Haec tamen disciplina de qua nunc agimus, quae animi medicina est, quantum Scripturis ipsis divinis colligi licet, in duo distribuitur, coercitionem et instructionem. Coercitio timore, instructio vero amore perficitur eius dico cui per disciplinam subvenitur, nam qui subvenit, nihil horum duorum habet nisi amare. In his duobus Deus ipse cuius bonitate atque clementia fit omnino ut aliquid simus duobus Testamentis, Veteri et Novo, disciplinae nobis regulam dedit. Quamquam enim utrumque in utroque sit, praevalet tamen in Veteri timor, amor in Novo; quae ibi servitus hic libertas ab Apostolis praedicatur. De quorum Testamentorum admirabili quodam ordine divinoque concentu longissimum est dicere et multi religiosi doctique dixerunt. Multos libros res ista flagitat, ut pro merito, quantum ab homine potest, explicari et praedicari queat. Qui ergo diligit proximum, agit quantum potest ut salvus corpore salvusque animo sit, sed cura corporis ad sanitatem animi referenda est. Agit ergo his gradibus, quod ad animum pertinet, ut primo timeat deinde diligat Deum. Hi mores sunt optimi, per quos nobis etiam ipsa provenit, ad quam omni studio rapimur, agnitio veritatis.Citation: Augustine, On the Morals of the Church and the Morals of the Manichaeans, Two Books, Book 1 (On the morals of the Church), Chapter 28 (Section 56)
Augustine (writing in A.D. 387):
But why say more on this? For who but sees that men who dare to speak thus against the Christian Scriptures, though they may not be what they are suspected of being, are at least no Christians? For to Christians this rule of life is given, that we should love the Lord Our God with all the heart, with all the soul, and with all the mind, and our neighbor as ourselves; for on these two commandments hang all the law and the prophets.Latin text:
Sed quid hinc plura? Quis enim non videat eos qui contra Scripturas christianas haec audent dicere, ut illud non sint quod homines suspicantur, certe tamen non esse christianos? Nam christianis haec data est forma vivendi, ut diligamus Dominum Deum nostrum ex toto corde, ex tota anima, ex tota mente 91, deinde proximum nostrum tamquam nosmetipsos 92. In his enim duobus praeceptis tota lex pendet, et omnes prophetae 93.Citation: Augustine, On the Morals of the Church and the Morals of the Manichaeans, Two Books, Book 1 (On the morals of the Church), Chapter 30 (Section 62)
"Therefore, the God given faculty of rational thought which separates man from beast cannot in any way condemn an act as immoral unless it has scriptural warrant to do so."
This does not follow. One's innate knowledge of God's law may lead one to condemn certain things as immoral without being taught from Scripture. However, of course, all those who understand original sin must also see the danger of treating one's conscience as though it were infallible. One conscience is, therefore, a bound on what one is permitted to do, but it does not serve as a rule by which we are to condemn others. To condemn others, we need a higher authority than our own conscience.
"Is this your position?"
Not quite. See the distinctions above.
"Why is homosexuality immoral?"
Why it is wrong may be different from how we know it is wrong. It is wrong because it contrary to the moral law of God. Whether God's nature necessitated that or whether it was a voluntary law is an interesting question that's not really germane to our discussion.
We know it is wrong both from Scripture and (for many of us) from conscience.
"Is it simply because the Bible condemns it as such?"
See above. We know it is wrong from the Bible. The reason that it is wrong is the moral law, which is revealed to us clearly through the Bible and less clearly through the light of nature.
"If the Bible were silent on the issue of homosexuality, would it have been moral to engage in it?"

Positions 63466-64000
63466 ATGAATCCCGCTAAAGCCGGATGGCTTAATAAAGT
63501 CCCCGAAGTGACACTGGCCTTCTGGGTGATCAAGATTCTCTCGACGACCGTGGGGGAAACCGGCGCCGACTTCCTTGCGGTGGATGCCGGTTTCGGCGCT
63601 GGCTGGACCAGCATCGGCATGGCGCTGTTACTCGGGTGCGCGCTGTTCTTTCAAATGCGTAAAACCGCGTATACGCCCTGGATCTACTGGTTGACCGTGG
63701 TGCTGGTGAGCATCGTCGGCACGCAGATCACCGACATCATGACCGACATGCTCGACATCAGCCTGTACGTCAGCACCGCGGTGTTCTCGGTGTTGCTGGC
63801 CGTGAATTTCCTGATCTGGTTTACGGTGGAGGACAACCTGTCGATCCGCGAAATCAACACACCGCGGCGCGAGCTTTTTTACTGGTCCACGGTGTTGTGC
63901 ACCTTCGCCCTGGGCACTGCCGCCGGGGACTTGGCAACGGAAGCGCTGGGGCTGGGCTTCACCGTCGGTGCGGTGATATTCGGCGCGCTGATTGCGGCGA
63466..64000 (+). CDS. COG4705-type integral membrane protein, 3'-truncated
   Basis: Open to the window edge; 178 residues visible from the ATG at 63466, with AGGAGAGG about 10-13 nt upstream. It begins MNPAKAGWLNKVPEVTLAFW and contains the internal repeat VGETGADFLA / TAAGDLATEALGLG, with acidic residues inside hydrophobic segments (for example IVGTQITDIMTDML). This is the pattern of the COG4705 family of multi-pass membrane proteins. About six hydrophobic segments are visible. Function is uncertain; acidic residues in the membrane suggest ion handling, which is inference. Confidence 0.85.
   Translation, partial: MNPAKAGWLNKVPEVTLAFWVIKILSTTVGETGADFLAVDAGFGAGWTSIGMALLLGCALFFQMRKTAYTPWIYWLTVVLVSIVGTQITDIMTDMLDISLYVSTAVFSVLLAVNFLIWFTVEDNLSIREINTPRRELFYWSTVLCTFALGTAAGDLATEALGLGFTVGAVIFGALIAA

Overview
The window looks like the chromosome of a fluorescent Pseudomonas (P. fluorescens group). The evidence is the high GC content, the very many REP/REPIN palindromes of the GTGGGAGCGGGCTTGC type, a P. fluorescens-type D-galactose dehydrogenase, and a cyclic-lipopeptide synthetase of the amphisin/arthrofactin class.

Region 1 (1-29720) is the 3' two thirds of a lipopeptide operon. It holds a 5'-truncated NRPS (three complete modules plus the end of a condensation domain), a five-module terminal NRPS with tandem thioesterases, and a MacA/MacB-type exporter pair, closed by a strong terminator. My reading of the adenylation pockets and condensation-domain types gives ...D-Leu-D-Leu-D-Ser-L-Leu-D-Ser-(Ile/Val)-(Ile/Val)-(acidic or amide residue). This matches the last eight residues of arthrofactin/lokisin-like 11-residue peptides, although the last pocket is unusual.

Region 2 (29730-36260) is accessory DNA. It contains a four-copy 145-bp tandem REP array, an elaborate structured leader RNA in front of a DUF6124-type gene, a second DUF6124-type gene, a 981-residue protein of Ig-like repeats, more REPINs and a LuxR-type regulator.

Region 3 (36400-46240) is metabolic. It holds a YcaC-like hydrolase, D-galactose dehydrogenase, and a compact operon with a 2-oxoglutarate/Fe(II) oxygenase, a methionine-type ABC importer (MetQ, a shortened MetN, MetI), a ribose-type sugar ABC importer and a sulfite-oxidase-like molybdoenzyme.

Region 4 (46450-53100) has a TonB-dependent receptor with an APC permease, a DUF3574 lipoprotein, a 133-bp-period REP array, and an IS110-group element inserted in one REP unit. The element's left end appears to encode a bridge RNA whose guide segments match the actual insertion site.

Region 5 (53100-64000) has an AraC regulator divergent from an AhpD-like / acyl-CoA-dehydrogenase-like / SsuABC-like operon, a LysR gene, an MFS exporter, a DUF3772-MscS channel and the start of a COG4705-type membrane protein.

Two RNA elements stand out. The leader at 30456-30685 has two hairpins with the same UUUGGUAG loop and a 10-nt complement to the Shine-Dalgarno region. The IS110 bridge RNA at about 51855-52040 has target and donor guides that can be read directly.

It wasn't moral prior to Scripture being written. Scripture reveals God's law to us - it is not itself the basis of morality. Rather Scripture is the revelation of God's law. The Bible would have been silent on the issue of homosexuality, if it were a matter of indifference. It speaks against the sin because one of the purposes of Scripture is to show us the way we ought to live.
"Why has God condemned homosexuality; is this something that He has communicated to us?"
We might argue over whether God has communicated the reason for his condemnation clearly. It should be apparent that God created Eve (not Steve) for Adam. Consequently, we might reasonably infer that one reason for the prohibition on homosexuality is is contrariety to the Creation ordinance of marriage. This looks like a voluntary law (as opposed to a natural law), but again whether it is or not is not really germane to this discussion.
"What are the inherent principles involved?"
I don't know what this comment refers to.
"My position is that the natural law is the rational agent’s participation in the eternal law."
It looks like the commenter's position is borrowed from Aquinas: "It is therefore evident that the natural law is nothing else than the rational creature's participation of the eternal law." (Summa Theologica, 1st part of the 2nd part, Question 91, Article 2)(link)
I do not know whether the commenter would also agree with Aquinas:
Article 6. Whether the law of nature can be abolished from the heart of man?- Thomas Aquinas, Summa Theologica, 1st part of the 2nd part, Question 94, Article 6 (link)
I answer that, As stated above (4,5), there belong to the natural law, first, certain most general precepts, that are known to all; and secondly, certain secondary and more detailed precepts, which are, as it were, conclusions following closely from first principles. As to those general principles, the natural law, in the abstract, can nowise be blotted out from men's hearts. But it is blotted out in the case of a particular action, in so far as reason is hindered from applying the general principle to a particular point of practice, on account of concupiscence or some other passion, as stated above (Question 77, Article 2). But as to the other, i.e. the secondary precepts, the natural law can be blotted out from the human heart, either by evil persuasions, just as in speculative matters errors occur in respect of necessary conclusions; or by vicious customs and corrupt habits, as among some men, theft, and even unnatural vices, as the Apostle states (Romans 1), were not esteemed sinful.
Such an admission tends to undermine the use of "natural law" standing alone as a rule for others, even if it is an individual's participation in the eternal law (whatever that is supposed to mean). The light of nature leaves the individual without excuse, but it can be obliterated (variously) as to many details, and consequently is not an infallible authority from which to build a system of morality by which we condemn others.
"Please explain your position."
Hopefully the explanation above suffices.